ACLU sues prison over tear gas incident at jail

For 20 to 30 minutes, the estimated 150 inmates in the Olympus wing of the Utah State Prison thought they were going to die.

On August 3, 2011, at approximately 4 p.m., prison guards deployed tear gas against a single, unarmed inmate. The tear gas infiltrated the ventilation system and into the cells of the Olympus Wing, the prison’s special area for people with mental disabilities.

Used Tear Gas Cannister
Used Tear Gas Cannister

When the gasping prisoners were finally freed from their cells, the prison guards discouraged the inmates from seeking medical treatment, making alleged disparaging remarks such as “any of you sissies need help?”

The incident is at the center of a new class-action lawsuit filed by the American Civil Liberties Union of Utah on June 3, which accuses the prison of violating the Eighth Amendment and various laws under the Utah Constitution.

“The Eighth Amendment of the United States Constitution mandates that prisoners must not be subjected to cruel and unusual punishment,” said John Mejia, legal director of the ACLU of Utah, in a news release. “We assert that the prison’s actions in this case—from the reckless use of the gas, to the slow and insufficient response while the prisoners were being exposed, to the inadequate treatment of the affected inmates—amounted to a violation of that guarantee.”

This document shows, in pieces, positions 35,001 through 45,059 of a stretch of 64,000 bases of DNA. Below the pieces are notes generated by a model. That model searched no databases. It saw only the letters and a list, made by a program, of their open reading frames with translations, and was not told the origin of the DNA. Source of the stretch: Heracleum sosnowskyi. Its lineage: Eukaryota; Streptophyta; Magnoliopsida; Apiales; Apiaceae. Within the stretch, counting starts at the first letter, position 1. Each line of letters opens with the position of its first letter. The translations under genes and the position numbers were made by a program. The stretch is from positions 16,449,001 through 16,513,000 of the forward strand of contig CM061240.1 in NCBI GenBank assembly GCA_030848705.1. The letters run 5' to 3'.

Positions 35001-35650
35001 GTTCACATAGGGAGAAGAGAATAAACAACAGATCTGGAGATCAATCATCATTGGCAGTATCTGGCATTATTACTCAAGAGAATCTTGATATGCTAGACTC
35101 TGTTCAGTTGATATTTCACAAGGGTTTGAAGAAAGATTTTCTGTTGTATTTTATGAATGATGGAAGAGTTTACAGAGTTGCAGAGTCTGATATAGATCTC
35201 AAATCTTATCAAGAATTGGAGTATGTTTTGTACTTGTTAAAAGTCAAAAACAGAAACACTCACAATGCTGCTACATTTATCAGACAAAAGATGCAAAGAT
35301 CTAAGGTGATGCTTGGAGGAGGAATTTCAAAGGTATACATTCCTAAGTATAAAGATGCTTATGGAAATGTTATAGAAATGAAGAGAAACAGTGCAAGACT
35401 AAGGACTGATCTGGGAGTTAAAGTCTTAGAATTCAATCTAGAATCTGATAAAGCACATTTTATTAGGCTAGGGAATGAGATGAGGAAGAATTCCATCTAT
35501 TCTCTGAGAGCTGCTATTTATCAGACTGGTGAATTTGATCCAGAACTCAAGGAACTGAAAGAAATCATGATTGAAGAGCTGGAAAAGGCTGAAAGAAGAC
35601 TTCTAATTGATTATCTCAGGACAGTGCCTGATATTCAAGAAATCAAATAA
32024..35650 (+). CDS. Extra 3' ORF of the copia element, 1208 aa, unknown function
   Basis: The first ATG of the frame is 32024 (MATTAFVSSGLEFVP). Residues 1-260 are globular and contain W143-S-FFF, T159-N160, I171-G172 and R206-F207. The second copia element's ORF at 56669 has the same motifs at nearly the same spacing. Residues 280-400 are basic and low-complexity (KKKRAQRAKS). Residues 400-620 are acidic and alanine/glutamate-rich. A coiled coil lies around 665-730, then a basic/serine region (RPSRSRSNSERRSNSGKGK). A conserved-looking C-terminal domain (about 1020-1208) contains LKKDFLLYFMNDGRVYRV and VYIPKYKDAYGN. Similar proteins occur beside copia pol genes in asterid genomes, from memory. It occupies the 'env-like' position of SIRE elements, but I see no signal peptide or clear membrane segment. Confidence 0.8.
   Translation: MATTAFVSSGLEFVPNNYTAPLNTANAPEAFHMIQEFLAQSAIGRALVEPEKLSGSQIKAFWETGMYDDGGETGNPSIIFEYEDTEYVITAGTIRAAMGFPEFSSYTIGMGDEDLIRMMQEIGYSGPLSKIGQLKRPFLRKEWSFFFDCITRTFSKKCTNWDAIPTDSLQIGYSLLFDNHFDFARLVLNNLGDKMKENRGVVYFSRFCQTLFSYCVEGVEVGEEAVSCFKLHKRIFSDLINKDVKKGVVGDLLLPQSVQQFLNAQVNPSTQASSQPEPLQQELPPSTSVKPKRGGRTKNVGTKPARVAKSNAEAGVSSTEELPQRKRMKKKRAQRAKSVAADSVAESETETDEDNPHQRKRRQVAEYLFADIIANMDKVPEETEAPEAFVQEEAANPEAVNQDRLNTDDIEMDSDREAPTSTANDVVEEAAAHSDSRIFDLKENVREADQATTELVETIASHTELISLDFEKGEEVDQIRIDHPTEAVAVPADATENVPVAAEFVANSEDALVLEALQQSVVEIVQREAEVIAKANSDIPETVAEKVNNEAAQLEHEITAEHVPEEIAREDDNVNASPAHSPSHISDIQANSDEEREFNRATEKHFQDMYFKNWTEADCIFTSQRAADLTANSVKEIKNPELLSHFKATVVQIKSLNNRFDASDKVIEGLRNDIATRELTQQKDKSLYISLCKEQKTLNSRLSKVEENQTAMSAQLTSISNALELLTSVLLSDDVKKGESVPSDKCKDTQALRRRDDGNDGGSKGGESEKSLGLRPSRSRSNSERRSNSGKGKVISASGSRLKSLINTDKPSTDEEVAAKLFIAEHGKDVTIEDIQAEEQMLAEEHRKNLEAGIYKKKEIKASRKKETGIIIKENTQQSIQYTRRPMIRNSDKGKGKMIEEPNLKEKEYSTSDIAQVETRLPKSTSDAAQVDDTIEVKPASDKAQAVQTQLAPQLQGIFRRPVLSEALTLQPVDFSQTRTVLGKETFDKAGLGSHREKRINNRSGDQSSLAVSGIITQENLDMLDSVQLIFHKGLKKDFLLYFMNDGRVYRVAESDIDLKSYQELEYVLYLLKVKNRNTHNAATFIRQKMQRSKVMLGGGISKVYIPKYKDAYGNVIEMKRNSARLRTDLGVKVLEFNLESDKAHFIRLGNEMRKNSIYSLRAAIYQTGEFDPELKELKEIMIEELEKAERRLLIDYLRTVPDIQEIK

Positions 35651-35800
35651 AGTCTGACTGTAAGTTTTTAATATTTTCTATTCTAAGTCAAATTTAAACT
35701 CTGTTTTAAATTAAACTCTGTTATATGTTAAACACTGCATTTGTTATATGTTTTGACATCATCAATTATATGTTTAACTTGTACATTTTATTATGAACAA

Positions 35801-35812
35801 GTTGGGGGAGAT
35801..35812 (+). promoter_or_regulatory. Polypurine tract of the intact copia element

After the incident, the prison allegedly shut down phones for two days and took other steps to actively conceal the incident.

Even more harmful to the inmates was the prison’s alleged failure to provide adequate medical treatment, even to inmates who suffered lung problems and panic attacks from incidents. In fact, the lawsuit alleges, the prisons only encouraged inmates to receive medical treatment in emergency situations and imposed prohibitively high costs to inmates seeking care.

“This incident is an egregious civil rights violation committed by the Utah State Prison against a vulnerable, albeit unpopular and largely forgotten class of American citizens,” said Aaron Kinikini attorney for the Disability Law Center, in the news release. “The Disability Law Center is fully supportive of ACLU of Utah’s advocacy on behalf of prison inmates with disabilities and the broader principle that prison walls do not form a barrier between inmates and the basic protections afforded by our Constitution.”